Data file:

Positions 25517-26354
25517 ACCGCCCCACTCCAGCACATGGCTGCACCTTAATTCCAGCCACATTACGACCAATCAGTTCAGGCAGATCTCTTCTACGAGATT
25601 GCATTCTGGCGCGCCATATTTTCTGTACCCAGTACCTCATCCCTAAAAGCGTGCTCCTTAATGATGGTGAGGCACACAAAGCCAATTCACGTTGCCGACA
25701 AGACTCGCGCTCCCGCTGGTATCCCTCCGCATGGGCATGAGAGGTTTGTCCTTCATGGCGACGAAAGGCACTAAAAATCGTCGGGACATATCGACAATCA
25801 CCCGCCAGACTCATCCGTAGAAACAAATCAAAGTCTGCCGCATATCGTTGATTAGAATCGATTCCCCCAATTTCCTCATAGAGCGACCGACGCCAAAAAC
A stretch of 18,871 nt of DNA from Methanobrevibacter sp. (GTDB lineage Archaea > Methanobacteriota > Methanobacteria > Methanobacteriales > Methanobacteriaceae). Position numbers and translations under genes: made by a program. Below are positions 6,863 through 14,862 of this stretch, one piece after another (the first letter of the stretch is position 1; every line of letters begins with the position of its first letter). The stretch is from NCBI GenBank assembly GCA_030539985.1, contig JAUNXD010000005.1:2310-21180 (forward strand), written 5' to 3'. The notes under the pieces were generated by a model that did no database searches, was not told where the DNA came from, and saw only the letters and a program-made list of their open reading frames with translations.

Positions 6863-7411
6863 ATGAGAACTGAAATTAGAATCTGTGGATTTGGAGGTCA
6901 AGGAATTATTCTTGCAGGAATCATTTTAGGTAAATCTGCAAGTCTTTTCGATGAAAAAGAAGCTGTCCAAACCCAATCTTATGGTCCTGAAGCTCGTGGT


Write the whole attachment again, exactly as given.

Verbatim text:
Positions 25517-26354
25517 ACCGCCCCACTCCAGCACATGGCTGCACCTTAATTCCAGCCACATTACGACCAATCAGTTCAGGCAGATCTCTTCTACGAGATT
25601 GCATTCTGGCGCGCCATATTTTCTGTACCCAGTACCTCATCCCTAAAAGCGTGCTCCTTAATGATGGTGAGGCACACAAAGCCAATTCACGTTGCCGACA
25701 AGACTCGCGCTCCCGCTGGTATCCCTCCGCATGGGCATGAGAGGTTTGTCCTTCATGGCGACGAAAGGCACTAAAAATCGTCGGGACATATCGACAATCA
25801 CCCGCCAGACTCATCCGTAGAAACAAATCAAAGTCTGCCGCATATCGTTGATTAGAATCGATTCCCCCAATTTCCTCATAGAGCGACCGACGCCAAAAAC
A stretch of 18,871 nt of DNA from Methanobrevibacter sp. (GTDB lineage Archaea > Methanobacteriota > Methanobacteria > Methanobacteriales > Methanobacteriaceae). Position numbers and translations under genes: made by a program. Below are positions 6,863 through 14,862 of this stretch, one piece after another (the first letter of the stretch is position 1; every line of letters begins with the position of its first letter). The stretch is from NCBI GenBank assembly GCA_030539985.1, contig JAUNXD010000005.1:2310-21180 (forward strand), written 5' to 3'. The notes under the pieces were generated by a model that did no database searches, was not told where the DNA came from, and saw only the letters and a program-made list of their open reading frames with translations.

Positions 6863-7411
6863 ATGAGAACTGAAATTAGAATCTGTGGATTTGGAGGTCA
6901 AGGAATTATTCTTGCAGGAATCATTTTAGGTAAATCTGCAAGTCTTTTCGATGAAAAAGAAGCTGTCCAAACCCAATCTTATGGTCCTGAAGCTCGTGGT